If you are doing your usual dog food shopping- whether it’s in person or online- you have likely run across brands claiming to be the “best senior dog food” at one point or another. And while you may have thought that you wouldn’t have to worry about for decades, your dog’s age snuck up on you and now you’re wondering: “What is senior dog food, and does my buddy really need it?”
So, what is senior dog food? Senior dog food is “regular”, adult dog food plus extra vitamins, minerals, and fiber content. They usually have less calories than regular dog food to handle your less active geriatric canine. Some senior dog food is specially made to handle old-age medical problems such as arthritis, kidney, and heart disease.
Sure, your dog getting older can be a trying time- but that doesn’t mean it has to be very difficult. If you’re thinking about switching to senior dog food, you must first understand what it is and how it could potentially benefit your geriatric best friend. We’re going to discuss everything you need to know about senior dog food so you can make the right choice.
What is Senior Dog Food?
To put it simply, senior dog food is a dog food that is specially made to handle your older dog with his aging body.
For the most part, senior dog food is designed with fewer calories without lacking vital nutrients such as vitamins, minerals, and protein.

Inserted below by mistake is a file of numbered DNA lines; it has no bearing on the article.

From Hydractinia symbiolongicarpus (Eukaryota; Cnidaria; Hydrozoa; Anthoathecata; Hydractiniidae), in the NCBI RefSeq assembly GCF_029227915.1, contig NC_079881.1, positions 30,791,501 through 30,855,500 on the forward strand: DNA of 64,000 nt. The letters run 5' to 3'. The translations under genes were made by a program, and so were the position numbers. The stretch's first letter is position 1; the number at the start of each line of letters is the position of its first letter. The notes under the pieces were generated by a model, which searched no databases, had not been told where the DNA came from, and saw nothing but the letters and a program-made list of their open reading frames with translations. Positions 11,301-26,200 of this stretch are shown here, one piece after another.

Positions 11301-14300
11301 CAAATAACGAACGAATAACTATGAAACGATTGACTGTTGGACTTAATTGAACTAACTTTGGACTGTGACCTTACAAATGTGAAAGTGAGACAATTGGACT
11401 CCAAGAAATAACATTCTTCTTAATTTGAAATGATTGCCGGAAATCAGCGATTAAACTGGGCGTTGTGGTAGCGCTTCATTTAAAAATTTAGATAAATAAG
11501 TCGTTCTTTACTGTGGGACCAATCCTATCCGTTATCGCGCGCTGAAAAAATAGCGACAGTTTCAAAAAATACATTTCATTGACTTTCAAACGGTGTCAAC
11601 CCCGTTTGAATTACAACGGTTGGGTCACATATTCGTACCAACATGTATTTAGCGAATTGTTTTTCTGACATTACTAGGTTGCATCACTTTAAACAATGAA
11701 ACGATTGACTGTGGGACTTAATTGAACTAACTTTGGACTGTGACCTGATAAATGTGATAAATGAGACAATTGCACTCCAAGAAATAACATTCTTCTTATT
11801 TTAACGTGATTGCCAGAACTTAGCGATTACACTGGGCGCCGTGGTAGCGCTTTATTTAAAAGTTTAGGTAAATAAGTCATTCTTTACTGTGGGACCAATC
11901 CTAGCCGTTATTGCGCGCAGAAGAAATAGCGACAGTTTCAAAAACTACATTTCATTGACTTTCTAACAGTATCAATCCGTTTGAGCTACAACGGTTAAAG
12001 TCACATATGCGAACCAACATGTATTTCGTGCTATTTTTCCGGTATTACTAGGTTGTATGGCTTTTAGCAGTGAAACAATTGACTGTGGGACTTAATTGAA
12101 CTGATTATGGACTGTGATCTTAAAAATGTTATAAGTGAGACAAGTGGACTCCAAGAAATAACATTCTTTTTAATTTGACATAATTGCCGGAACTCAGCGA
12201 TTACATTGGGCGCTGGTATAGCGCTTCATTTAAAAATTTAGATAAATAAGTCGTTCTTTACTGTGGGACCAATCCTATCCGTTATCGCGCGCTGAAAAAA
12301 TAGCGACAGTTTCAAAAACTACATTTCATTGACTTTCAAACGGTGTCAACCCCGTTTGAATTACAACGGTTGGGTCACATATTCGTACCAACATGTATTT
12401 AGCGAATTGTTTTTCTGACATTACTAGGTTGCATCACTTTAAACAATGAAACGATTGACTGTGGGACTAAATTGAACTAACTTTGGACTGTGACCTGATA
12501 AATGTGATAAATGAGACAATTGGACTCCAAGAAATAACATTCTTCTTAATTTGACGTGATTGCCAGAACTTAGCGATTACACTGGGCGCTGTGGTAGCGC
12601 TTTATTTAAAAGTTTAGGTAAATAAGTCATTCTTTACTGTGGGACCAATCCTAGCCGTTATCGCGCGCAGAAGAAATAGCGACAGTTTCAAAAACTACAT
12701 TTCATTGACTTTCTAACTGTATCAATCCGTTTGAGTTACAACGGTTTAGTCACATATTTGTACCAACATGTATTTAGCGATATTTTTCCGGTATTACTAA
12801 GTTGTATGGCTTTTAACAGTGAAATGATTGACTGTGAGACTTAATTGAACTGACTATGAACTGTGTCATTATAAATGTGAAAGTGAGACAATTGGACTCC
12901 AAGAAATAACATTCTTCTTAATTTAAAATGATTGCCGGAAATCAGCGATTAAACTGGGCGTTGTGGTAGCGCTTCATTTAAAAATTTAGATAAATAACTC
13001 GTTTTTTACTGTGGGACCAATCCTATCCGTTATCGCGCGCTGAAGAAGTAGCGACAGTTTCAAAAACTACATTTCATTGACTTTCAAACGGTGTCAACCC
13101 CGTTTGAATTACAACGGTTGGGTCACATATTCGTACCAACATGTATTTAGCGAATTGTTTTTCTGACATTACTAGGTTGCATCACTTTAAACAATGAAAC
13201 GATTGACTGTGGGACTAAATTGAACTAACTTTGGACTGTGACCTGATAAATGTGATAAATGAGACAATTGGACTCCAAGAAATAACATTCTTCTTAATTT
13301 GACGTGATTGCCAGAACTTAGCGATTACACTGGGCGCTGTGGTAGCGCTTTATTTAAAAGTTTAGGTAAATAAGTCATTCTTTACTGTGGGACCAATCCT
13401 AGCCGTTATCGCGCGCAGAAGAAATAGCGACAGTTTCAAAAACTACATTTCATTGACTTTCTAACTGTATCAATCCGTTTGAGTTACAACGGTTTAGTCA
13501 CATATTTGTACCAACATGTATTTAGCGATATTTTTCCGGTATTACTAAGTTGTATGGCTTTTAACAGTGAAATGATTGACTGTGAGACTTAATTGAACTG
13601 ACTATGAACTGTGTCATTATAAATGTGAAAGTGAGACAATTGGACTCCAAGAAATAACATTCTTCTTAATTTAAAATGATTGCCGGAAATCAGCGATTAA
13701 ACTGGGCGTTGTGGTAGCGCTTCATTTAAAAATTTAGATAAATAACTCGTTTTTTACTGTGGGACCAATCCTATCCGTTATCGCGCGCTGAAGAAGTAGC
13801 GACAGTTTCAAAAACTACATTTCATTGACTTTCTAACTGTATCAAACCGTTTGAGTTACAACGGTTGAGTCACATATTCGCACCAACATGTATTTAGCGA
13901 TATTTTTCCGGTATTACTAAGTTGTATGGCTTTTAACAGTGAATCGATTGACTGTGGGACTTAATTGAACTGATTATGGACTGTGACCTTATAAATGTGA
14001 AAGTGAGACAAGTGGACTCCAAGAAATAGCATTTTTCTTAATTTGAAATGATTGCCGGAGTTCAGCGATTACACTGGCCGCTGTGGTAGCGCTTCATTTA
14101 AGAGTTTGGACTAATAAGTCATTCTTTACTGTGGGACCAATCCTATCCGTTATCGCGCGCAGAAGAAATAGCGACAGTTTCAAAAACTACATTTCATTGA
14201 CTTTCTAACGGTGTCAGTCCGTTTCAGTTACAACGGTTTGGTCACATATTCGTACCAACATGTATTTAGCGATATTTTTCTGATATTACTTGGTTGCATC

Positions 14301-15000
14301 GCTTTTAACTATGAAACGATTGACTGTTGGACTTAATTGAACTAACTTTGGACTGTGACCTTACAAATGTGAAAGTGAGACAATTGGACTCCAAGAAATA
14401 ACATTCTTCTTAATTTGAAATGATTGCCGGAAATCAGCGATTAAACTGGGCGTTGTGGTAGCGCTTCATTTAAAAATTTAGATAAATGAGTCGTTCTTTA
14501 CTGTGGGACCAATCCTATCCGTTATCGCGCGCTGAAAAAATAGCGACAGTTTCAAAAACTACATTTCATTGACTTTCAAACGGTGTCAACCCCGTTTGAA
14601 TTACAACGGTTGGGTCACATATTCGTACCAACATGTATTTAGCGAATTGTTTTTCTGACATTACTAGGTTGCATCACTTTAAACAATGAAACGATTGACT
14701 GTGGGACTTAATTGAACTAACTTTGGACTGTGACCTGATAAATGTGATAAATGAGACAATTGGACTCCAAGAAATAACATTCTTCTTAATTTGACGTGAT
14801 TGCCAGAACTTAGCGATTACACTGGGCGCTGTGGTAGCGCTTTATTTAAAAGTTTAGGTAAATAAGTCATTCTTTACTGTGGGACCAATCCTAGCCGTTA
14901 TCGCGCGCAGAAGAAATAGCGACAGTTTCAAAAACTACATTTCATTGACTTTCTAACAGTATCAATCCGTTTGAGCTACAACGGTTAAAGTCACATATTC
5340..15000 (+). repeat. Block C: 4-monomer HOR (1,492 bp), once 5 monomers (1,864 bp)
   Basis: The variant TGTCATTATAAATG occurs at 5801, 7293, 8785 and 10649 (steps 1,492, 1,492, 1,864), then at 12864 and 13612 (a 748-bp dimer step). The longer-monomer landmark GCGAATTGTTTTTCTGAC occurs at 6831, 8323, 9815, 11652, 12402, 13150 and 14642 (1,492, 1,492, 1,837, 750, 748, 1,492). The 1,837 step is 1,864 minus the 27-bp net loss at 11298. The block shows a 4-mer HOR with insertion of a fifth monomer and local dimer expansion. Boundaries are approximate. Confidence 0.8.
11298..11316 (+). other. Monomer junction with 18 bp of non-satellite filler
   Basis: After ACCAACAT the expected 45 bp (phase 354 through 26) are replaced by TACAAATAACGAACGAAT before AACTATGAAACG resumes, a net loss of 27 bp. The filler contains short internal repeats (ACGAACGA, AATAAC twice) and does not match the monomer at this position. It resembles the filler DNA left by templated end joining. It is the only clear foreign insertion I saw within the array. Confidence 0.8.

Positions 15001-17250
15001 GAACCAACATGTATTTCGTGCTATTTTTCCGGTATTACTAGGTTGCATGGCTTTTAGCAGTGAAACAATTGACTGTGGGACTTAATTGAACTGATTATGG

But this is not the only type of senior dog food that’s on the market. Let’s look at a few more:
Specialty Senior Dog Food
Now, there are certain conditions that older canines may suffer from that aren’t found in the younger dog.
When it comes to health concerns, an older dog can have a slew of problems that leads to special medications and treatments. But some conditions, such as arthritis and kidney and heart disease, can be fought with specialty senior dog food:
This is one condition that can affect many older dogs. As they stop being as active as they were when they were younger, they are obviously burning fewer calories.
If they are still chowing down on their regular dog food that is designed to keep up with the active canine with a quick metabolism, this can quickly lead to an obese dog.
For that reason, it’s best to switch to senior dog food when you’re dealing with an obese furry best friend.
These dog foods have fewer calories and will help your dog to maintain a healthy weight, rather than being too bulky- which can lead to certain other problems, including diabetes.
2. Being Underweight
Obesity is not the only weight challenge an older dog can face, though.
Certain dogs may have the opposite trouble and find it difficult to hold onto their weight as they age.
If your dog is facing this type of health concern, then it might be best to keep him on his regular diet, but offer more of it throughout the day.
3. Food Made to Ease Arthritis Pain
Unfortunately, arthritis is quite common in elderly humans and dogs alike.
And while there is no surefire way to end this realm of pain, there are certain senior dog foods that can help to ease their pain.
These types of dog foods are designed with an excess of glucosamine, chondroitin, and omega fatty acids- all of which have been proven to help decrease the amount of pain associated with dreaded arthritis.
4. Kidney and Heart Problems